For our time in the north of the country, we used Hanoi as our base.  We stayed at a hotel that catered to westerners; a few of the staff spoke at least some English – basic niceties and such.  While in Hanoi, one of the days, our translator took us on a walking tour of some of the streets and street markets; this was a lot of dodging in and out of motorbike traffic and occasionally venturing into and through buildings – which would lead to street on the opposite side.  We also made a day trip to Ninh Bình had took a rowboat tour of the Ngô Đồng River with its Tam Cốc caves.  This outing was interesting – we saw rice farmers getting bits of the shoreline ready for planting.  There were also fish and crayfish traps here and there along the way.  I could have done without the ever-present hawking of knickknacks from the woman rowing the boat, as well as from other rowers who had boats with no passengers and just things to sell.  Our rower, also, actually asked for a larger monetary tip than what I gave her.  But, people are trying to scrape together a dollar (or đồng) to make a living.

For our last two days in the north, we headed to the coast – Ha Long Bay (sometimes spelled without the space, Halong Bay) – located east of Hanoi, and in or next to the Gulf of Tonkin.

Ha Long Bay is also a UNESCO World Heritage Site.  The bay, which is 1,500, or so, square kilometers (600 square miles) sports some 2,000 islets.  The islets are limestone karst structures – reaching heights of 50 to 100 meters (165 to 330 feet).

The company we went through for most of our travel, lodging, drivers and translators, also set us up with Indochina Junk.  Indochina Junk bills itself as “Halong’s Finest Luxury Cruise”.  And, the cruise was just that – a luxury.

The opulent comforts of our boat, the Red Dragon I, included many-course meals – each course a different theme complete with its own carved fruit center piece (the main course of dinner featured a watermelon carved to resemble our boat).  The waiters also insisted on setting the napkin on your lap, pouring your drink and seemed eager to do everything but shovel food into maw and work your jaw to mash said food.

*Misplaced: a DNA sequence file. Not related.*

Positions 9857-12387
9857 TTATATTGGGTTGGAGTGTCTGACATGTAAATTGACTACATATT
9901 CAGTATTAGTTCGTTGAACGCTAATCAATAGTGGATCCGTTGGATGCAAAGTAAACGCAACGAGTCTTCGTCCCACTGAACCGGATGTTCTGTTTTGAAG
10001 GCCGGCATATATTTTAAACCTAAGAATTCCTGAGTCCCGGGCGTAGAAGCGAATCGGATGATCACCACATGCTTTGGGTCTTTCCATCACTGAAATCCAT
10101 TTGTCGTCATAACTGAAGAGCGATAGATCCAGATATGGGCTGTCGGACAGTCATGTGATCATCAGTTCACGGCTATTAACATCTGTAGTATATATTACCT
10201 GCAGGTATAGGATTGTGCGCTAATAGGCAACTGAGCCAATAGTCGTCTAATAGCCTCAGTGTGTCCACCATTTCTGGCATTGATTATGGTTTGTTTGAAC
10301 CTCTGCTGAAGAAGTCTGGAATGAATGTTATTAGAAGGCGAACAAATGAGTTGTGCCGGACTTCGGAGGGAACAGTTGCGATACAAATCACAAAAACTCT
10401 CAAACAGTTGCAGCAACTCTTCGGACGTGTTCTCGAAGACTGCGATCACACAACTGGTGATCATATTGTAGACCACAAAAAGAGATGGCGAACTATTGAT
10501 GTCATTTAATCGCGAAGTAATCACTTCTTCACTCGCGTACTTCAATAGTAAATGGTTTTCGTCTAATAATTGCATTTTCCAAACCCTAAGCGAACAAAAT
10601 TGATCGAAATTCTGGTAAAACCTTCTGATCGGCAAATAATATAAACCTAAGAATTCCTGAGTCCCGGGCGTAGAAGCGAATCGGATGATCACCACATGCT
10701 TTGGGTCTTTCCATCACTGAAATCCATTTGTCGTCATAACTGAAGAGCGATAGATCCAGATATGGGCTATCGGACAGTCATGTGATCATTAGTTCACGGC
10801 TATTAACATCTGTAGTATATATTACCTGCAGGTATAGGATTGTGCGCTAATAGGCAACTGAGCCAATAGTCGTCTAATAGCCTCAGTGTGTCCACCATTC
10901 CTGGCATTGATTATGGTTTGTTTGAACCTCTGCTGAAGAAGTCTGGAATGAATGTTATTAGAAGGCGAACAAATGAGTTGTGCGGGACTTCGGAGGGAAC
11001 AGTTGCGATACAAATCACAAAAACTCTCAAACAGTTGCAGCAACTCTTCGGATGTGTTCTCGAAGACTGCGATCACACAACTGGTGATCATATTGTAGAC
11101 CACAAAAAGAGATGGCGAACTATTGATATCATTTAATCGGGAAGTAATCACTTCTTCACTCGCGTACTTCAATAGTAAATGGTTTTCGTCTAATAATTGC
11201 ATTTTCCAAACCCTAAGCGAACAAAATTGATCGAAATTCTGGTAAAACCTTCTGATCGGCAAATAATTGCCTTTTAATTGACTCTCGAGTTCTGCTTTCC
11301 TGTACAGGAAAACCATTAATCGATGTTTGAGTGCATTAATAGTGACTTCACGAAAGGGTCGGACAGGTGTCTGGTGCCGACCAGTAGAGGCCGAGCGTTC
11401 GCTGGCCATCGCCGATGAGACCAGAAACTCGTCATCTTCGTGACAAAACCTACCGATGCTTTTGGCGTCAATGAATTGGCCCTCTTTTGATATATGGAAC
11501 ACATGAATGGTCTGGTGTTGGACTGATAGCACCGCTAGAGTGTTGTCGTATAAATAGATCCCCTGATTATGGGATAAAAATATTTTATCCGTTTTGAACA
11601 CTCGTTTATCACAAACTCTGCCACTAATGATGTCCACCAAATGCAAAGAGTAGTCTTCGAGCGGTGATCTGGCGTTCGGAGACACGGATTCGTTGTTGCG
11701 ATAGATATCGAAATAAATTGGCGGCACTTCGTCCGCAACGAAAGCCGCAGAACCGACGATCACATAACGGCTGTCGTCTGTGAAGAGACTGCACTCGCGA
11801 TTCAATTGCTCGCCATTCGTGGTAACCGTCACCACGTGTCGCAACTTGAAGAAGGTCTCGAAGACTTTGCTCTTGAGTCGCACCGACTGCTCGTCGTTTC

After sunset, and after our dinner, I gave squid fishing a trying – turn a light on over the water, and just drop a piece of fixed-length line with a lure attached and tied to a bamboo pole into the water.  Our guide immediately hooked a squid about 10 inches long.  It took me a while, but, eventually, I caught one.

The next day, we visited the floating fishing village of Vong Vieng.  It was explained to us that in 1994, when Ha Long Bay was recognized by UNESCO, fishing peasants were still living in the caves in the limestone karsts.  For one reason or another, the caves needed to be vacated, and the Vietnam government setup the float villages.

The main vessel anchored in deeper water and we boarded the tender and headed into the village.  The water was clear and clean – our guide explained that the tour company had essentially put a bounty on trash in the waters in and around the village.  Cleaner water equals a better experience for the tourist.  As tourists were rowed around the fishing village, the rowers would occasionally dip a net into the water to catch floating candy wrappers or a piece of styrofoam.

The villagers have few more amenities now than when they lived in the caves.  They have electricity from generators which allows for television and electric lighting.  With their life on the water, it also allows for them to better farm some of their fish.

During the entire time in the fishing village, I could not help but think of how imbalanced the situation seemed.  Poor fishing peasants who may or not have up to a primary school education (we were told that the government had recently began bring in a grade school teacher to each of the four floating fishing villages in Ha Long Bay) who get to row around and play momentary-hosts to tourists who likely paid many-times the amount a fisherman makes in a month for the short two day, one night cruise.  It felt showy and ostentatious.

Do not get me wrong, I enjoyed the time on Ha Long Bay – it was good food, good company with the other guests, and great scenery.